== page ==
Before Visual Basic was developed, Excel used Excel 4 macro functions. These marcos still work in Excel today. They are kind of like the secret slang of Excel, and quite fun to use. Here's a simple example of the GET.CELL macro, which can use to get a list of row heights. It can be helpful when you're proofing a worksheet and want to find rows which are at the maximum row height of 409.5. Excel 4 macros will not work if you simply enter them in a cell. It's necessary to give them defined names. Follow these steps:
1. Select cell A1 and press CTRL + F3. Click New in the Name Manager.
2. Click the 'New' button. Give it the name "RowHeight".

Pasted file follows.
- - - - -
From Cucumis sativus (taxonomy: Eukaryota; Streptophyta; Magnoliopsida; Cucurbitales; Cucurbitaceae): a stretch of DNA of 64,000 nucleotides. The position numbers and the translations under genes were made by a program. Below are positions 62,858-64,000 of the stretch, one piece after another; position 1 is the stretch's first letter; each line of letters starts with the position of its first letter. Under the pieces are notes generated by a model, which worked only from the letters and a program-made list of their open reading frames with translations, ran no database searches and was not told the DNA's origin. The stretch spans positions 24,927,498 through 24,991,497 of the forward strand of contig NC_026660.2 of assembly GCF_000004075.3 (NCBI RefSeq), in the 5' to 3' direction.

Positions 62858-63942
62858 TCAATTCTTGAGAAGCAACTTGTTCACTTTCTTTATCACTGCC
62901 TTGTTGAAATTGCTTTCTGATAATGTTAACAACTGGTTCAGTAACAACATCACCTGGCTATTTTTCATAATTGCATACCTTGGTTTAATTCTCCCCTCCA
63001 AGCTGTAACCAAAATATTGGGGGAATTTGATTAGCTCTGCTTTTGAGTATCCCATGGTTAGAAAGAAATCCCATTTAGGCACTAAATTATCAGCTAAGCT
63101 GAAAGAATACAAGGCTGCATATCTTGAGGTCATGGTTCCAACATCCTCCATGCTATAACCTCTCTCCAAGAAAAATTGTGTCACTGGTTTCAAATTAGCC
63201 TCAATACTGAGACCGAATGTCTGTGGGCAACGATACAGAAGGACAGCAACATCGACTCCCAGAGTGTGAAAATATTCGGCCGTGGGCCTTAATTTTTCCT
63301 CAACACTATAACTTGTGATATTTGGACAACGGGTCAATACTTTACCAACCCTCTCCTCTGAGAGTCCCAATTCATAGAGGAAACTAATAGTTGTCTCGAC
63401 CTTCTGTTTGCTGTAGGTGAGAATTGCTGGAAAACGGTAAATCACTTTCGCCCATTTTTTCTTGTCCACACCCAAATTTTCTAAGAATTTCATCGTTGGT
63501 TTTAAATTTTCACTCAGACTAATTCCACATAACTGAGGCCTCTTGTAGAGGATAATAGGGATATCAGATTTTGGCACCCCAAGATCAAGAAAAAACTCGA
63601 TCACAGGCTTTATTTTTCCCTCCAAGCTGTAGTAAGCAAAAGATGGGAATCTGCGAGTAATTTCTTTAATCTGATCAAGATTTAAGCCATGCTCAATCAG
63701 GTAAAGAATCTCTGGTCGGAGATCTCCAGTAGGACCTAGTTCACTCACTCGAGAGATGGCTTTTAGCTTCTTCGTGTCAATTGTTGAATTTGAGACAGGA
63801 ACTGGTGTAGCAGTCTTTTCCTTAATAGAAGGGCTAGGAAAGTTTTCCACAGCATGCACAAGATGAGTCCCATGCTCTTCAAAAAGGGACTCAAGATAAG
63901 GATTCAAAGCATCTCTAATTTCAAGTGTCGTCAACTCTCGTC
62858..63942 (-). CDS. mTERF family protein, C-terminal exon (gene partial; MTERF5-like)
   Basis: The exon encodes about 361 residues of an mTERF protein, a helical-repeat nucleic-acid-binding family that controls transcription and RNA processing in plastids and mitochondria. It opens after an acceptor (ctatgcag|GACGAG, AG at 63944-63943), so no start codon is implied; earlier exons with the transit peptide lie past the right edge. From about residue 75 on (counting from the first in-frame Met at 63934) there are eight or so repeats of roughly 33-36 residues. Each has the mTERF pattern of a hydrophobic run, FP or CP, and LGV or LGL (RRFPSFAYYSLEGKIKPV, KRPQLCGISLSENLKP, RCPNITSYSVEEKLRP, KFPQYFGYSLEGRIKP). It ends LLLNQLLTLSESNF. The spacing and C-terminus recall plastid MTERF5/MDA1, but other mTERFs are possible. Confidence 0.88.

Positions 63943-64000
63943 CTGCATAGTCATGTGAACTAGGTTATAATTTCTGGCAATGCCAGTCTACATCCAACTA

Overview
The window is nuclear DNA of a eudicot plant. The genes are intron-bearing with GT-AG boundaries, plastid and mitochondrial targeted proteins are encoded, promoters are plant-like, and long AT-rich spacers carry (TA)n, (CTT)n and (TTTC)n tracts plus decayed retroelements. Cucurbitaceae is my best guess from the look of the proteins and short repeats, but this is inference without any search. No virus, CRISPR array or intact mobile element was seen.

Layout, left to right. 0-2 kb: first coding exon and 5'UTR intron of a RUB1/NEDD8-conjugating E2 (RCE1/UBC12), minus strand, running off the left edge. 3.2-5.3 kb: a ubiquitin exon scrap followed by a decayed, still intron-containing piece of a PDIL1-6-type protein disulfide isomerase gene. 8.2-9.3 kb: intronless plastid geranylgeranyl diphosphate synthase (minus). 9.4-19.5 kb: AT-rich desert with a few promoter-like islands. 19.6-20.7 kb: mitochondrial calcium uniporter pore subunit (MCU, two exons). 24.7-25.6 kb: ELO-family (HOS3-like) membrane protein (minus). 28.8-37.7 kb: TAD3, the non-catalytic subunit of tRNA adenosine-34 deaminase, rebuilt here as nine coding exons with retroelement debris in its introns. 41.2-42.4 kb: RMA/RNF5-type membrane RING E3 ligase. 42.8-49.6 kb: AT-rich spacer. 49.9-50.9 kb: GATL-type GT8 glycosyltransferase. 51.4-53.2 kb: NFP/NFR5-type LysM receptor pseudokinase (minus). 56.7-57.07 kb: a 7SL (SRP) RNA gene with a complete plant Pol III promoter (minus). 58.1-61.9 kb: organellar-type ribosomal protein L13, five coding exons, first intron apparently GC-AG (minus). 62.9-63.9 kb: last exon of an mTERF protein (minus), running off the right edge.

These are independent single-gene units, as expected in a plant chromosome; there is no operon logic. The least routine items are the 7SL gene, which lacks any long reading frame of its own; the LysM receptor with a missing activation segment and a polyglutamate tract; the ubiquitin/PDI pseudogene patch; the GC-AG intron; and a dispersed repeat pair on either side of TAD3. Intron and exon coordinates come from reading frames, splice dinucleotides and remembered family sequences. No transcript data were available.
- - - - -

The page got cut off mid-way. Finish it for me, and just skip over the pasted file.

3. in the Refers to box enter, "=Get.Cell(17,A1)". The Get.Cell macro can be used for several purposes. Refer to Phil Tracey's Excel 4.0 Macro Functions Reference posted here. Changing the number from 17 to 7 will tell you the number format of the cell reference; to 8 the horizontal alignment; 18 the name of the font, and so on.
4. In a new cell enter =RowHeight.
5. The Excel 4 macro will give the height of the row.
6. You can pull down the macro to give the height of the below rows. Note the number returned by the macro equals the number given when you select a row and choose 'Row height . . .'.